Thursday, July 12, 2012

Jennings Strouss Foundation Supports “Leap into Learning” Book Drive

Jennings, Strouss & Salmon, PLC, a leading Phoenix-based law firm, is pleased to announce that the JS Foundation selected Gateway Elementary School in the Creighten School District to be the recipient of its "Leap into Learning" book drive, which was held for four weeks during March and April. The drive served two purposes: 1) provide books to assist in the development of reading skills for first graders and 2) present the school's library with a wide range of classic and popular books to be enjoyed by all students.

The first component of the drive involved working with a first grade teacher to determine which books were needed for her 26 students. Presented with titles covering three reading levels, the Foundation's goal was to purchase enough books so that the students would have their own copy to read in class and then take home to share with their families.

The second component of the drive rallied the support of the Jennings Strouss personnel to purchase new books for the school library from a "wish list" provided by the librarian. A "Leap into Learning" collage was displayed in two of the firm's common areas, with the book titles written on paper frogs. Participants were able to choose which book they wanted to purchase by pulling the designated frog off the wall. They could also opt to make a cash donation.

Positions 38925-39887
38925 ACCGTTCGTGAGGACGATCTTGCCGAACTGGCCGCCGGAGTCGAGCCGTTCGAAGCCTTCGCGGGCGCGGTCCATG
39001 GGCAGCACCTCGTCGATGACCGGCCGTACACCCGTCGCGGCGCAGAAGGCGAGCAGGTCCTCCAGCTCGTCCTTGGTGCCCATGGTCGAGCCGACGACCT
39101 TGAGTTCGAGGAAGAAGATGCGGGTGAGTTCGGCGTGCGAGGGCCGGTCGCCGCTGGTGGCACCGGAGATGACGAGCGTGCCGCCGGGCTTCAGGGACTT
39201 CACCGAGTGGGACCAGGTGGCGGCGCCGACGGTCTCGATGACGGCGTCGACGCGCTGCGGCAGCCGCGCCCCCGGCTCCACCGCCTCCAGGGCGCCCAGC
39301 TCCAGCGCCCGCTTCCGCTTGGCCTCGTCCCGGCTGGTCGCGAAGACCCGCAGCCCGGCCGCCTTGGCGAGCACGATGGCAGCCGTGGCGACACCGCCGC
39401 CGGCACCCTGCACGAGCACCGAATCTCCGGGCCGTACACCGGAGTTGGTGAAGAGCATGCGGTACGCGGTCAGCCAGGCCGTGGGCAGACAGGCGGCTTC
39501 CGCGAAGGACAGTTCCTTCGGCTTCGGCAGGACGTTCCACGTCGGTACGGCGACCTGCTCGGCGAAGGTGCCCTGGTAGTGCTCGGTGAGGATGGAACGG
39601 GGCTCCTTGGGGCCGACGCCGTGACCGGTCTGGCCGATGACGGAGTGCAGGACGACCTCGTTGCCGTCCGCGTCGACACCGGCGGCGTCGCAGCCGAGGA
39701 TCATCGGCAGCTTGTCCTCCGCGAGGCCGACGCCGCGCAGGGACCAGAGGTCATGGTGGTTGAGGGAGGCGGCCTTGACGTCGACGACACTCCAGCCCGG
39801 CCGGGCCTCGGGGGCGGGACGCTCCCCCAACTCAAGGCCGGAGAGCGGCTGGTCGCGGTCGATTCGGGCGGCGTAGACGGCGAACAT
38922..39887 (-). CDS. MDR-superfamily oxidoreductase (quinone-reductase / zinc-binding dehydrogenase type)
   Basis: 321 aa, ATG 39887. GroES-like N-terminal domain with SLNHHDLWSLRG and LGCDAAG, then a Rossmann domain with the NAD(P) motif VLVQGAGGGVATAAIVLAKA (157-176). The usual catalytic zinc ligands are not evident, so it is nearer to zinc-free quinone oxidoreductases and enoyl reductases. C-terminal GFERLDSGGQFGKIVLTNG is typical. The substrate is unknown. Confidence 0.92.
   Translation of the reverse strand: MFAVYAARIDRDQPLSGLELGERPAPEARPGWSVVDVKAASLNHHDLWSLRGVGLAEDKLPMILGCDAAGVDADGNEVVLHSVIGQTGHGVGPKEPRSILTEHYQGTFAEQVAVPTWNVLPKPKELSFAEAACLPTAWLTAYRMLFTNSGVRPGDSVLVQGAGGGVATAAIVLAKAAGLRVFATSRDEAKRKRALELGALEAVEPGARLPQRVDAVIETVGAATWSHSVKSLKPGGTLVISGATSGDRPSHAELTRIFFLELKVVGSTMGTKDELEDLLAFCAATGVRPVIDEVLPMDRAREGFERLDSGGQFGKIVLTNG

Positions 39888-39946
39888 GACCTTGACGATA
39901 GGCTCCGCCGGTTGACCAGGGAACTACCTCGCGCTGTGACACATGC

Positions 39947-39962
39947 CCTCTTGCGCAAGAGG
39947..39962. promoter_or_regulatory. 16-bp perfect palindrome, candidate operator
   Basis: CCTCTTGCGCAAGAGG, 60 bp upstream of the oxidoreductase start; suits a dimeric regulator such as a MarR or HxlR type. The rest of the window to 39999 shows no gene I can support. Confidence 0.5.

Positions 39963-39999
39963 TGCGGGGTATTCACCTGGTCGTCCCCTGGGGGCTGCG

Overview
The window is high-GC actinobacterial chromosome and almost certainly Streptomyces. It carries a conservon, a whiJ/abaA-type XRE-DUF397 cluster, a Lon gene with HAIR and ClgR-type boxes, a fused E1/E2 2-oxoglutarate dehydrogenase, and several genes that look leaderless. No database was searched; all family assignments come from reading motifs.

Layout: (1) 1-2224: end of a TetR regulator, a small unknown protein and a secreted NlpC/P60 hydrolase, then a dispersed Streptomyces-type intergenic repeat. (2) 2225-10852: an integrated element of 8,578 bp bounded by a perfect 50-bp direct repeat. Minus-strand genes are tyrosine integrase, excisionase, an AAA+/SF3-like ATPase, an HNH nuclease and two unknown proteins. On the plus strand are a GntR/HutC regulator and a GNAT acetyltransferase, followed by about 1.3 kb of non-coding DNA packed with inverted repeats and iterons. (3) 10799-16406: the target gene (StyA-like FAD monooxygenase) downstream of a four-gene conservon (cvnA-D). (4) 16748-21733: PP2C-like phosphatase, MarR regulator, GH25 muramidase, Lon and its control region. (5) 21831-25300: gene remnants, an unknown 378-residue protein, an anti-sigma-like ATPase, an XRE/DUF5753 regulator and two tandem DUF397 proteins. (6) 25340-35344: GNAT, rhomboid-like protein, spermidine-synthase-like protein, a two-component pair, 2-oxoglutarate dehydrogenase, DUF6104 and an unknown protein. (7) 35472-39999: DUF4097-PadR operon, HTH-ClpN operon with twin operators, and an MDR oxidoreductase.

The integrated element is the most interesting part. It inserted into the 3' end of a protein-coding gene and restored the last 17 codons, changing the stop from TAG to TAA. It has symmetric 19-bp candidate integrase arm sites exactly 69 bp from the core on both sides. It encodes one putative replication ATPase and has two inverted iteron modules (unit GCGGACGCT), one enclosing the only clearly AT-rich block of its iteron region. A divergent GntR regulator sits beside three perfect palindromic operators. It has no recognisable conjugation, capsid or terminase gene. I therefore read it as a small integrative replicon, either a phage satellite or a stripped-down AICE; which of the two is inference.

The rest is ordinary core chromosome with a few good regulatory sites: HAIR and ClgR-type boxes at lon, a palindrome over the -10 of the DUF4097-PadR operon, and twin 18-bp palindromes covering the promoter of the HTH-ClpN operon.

The drive was a huge success! Thanks to the overwhelming support of the firm's personnel, the 26 first graders received their own book at their reading level and the library was presented with 74 new books, bringing the total donation to 100 books!

Thursday, July 5, 2012

Jennings, Strouss & Salmon Expands Phoenix Office with the Addition of Shanna Orlich

Jennings, Strouss & Salmon, PLC, a leading Phoenix-based law firm, is pleased to announce that Shanna N. Orlich has joined the firm as a litigation associate in the Phoenix office.
“Shanna is a talented and enthusiastic individual who brings Wall Street experience to our firm. We are fortunate to have her as part of our litigation team, and I anticipate that she will have a very bright future at the firm,” stated Frederick M. Cummings, Chair of the firm’s Litigation department.
Orlich will focus her practice in the area of complex commercial litigation. Prior to joining Jennings, Strouss & Salmon, she was a trader and analyst in Goldman Sachs’ Capital Structure Franchise Trading Group, which specializes in distressed assets and other litigious special situations.
Raised in Yuma’s farming community, Orlich also has a passion for assisting the agribusiness industry with agricultural and environmental issues, such as food safety.
“Jennings Strouss is a well-respected law firm with a long history of serving the legal needs of Arizona businesses,” stated Orlich.  “I am excited to have the opportunity to work with the firm’s talented attorneys and look forward to contributing to the firm, working with its clients, and being involved in the business and legal communities.”
Orlich earned a J.D. from Columbia University School of Law, an M.B.A with a concentration in Accounting from Columbia Business School, and a B.S.E. in Industrial Engineering from Arizona State University. She currently resides in Phoenix, Arizona.